Tuesday, November 3, 2009

Make Writing A Tradition You Refuse to Let Go Of

A dear friend, author and therapist Martha Clark Scala, recently sent me her monthly newsletter which talked about the struggle we all have giving up routine. When we go to the gym we want to use the same locker, the same sink, the same hairdryer. When we have a family feast we expect there to be acorn squash with the turkey. She suggested we learn to compromise--to let go of some of our "traditions."
Although I couldn't relate to the gym..or the acorn squash..her piece reminded me of a course I used to teach overseas to newcomers called "Settling In Singapore." One of my exercises was to ask the group, who had just spent a couple of hours sitting in one location, to get up and find someone new to sit with. Some would bop off to a new location, leaving all their bags behind. Others would gather up everything they owned (fearful of losing anything) and move. Some refused to budge. It was said that those who were willing to move at the drop of a hat--with nothing at all in their hands-- would have the easiest time adapting to their new surroundings. I don't know how true it was, but symbolically it made lots of sense.
This morning--after the never-ending Halloween weekend-- I was struck by how this clinging to the familiar also affects our ability to write. It's scary to wander down the unfamiliar path of writing--bumping into strange characters and dealing with new surroundings. It's much easier to stay put and work at a routine job or chore (or seek out the same sink at the gym.) I can't tell you how many people I've met who have a story to tell....if they could just find the time. And before you think I'm sounding a little too uppity, let me clarify that I'm always in danger of choosing the familiar over a morning of bumping around in the dark, especially after a long Halloween holiday. Or near a holiday. Or even after a weekend. Or near a weekend.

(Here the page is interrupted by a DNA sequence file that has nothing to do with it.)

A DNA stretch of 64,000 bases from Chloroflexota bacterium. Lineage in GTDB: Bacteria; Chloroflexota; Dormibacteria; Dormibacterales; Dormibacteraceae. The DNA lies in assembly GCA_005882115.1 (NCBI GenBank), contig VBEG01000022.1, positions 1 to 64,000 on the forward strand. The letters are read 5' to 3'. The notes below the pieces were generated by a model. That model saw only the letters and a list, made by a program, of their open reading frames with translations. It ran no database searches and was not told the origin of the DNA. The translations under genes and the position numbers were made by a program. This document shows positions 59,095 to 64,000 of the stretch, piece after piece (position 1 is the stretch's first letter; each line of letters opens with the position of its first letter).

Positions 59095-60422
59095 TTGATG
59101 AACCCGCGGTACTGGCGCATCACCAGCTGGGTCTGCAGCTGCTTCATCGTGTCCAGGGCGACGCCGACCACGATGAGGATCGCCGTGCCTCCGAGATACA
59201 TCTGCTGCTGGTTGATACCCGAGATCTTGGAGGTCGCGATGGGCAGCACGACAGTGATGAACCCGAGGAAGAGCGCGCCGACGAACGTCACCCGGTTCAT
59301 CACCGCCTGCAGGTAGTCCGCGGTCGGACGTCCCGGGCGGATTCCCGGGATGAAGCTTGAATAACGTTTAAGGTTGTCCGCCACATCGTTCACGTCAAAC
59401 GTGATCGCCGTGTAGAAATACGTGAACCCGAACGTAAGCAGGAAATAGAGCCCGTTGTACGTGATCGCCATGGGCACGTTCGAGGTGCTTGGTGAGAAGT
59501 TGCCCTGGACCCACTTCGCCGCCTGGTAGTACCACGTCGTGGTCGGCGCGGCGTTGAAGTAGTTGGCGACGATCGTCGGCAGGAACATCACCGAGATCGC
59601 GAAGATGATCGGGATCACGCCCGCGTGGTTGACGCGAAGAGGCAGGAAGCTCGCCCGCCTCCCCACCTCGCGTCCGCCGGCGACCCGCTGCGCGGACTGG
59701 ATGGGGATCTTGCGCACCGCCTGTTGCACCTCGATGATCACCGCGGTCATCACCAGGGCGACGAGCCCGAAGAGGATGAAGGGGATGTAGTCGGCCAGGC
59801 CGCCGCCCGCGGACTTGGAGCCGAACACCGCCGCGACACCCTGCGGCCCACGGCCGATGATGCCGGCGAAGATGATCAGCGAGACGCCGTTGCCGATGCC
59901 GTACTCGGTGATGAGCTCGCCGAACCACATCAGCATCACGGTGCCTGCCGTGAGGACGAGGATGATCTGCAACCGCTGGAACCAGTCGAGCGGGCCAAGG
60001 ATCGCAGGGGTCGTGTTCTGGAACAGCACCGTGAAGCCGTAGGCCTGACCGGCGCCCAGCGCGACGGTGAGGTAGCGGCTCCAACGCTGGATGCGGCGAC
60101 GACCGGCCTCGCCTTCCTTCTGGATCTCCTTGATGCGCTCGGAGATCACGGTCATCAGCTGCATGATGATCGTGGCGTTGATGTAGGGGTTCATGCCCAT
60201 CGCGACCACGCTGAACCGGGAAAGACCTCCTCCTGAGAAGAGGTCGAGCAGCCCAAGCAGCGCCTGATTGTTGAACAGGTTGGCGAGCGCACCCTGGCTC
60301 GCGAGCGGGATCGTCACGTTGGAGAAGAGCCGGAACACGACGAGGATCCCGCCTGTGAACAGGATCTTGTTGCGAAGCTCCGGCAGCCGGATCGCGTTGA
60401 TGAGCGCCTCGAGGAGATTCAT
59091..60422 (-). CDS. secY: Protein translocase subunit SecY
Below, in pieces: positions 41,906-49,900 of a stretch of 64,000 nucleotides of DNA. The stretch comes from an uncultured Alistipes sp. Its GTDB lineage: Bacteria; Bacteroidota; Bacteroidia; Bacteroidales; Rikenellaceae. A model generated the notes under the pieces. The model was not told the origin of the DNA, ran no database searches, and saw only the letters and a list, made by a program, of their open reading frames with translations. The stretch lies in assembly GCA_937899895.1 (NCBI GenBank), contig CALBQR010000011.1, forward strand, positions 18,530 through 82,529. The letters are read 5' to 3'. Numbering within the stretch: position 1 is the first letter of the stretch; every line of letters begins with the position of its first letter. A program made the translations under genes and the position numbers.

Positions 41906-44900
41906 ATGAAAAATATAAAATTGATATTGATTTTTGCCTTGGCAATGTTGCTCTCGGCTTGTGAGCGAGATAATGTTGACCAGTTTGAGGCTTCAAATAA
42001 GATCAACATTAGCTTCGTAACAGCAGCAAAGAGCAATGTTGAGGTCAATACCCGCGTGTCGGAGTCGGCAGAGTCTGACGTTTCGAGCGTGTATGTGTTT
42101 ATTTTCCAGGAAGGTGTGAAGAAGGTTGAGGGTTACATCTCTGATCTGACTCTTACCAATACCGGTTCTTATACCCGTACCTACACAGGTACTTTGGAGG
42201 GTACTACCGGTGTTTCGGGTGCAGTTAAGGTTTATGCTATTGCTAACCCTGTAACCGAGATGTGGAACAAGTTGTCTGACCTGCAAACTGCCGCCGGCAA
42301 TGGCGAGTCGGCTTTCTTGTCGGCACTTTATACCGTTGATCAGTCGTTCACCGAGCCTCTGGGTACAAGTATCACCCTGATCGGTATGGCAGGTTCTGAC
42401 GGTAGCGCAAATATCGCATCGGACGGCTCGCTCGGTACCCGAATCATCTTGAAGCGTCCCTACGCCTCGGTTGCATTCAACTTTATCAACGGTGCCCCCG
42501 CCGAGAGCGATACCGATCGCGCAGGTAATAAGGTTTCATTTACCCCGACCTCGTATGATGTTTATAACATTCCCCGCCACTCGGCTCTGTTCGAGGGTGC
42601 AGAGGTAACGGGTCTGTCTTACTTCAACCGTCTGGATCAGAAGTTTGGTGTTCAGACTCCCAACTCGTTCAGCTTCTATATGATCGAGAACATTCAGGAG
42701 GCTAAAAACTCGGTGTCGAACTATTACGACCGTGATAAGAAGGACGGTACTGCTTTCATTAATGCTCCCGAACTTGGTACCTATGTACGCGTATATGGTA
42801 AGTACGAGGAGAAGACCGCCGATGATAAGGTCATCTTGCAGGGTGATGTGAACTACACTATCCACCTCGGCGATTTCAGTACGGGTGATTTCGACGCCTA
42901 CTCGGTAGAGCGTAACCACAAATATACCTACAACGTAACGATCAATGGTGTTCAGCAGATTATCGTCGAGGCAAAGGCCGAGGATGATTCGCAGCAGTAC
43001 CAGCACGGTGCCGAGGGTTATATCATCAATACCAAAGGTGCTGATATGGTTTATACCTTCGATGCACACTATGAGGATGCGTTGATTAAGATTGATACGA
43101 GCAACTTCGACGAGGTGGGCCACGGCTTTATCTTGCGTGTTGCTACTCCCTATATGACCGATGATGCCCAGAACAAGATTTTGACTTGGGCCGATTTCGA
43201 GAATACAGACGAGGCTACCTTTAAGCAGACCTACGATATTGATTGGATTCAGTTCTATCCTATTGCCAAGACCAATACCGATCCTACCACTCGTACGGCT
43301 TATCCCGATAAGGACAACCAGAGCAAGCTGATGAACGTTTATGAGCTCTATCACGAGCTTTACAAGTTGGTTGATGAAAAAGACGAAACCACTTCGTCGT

That's why it's important to declare to the world (or at least yourself): This is my writing time. I will write for X amount of time or X amount of words/paragraphs/pages each day. It's important to make writing one of those traditions you refuse to let go of.
BOOK/BLOGSITE of the week: I finally opened Reading Lolita in Tehran. It was a story I avoided, as I was sure it would be bizarre, unbelievable, depressing. It is all of those things, but definitely worth the read.
On a similar note author Masha Hamilton pointed me in the direction of the The Afghan Women's Writing Project. These women have amazing stories to share. One of my favorites this month is My Sister's Golden Hair.


Anonymous said...

It's always easier to go back to something we have no/little emotional stake in. I really don't care HOW well I fold the laundry. But you're right, we have to carve out time for the writing & stick to that, as well as we can. :)

Jana McBurney-Lin said...

Thanks, Becky. An interesting perspective. And yet, doesn't that seem bizarre? Why do we do this? Why do we want to spend our lives doing something we have no emotional stake in?

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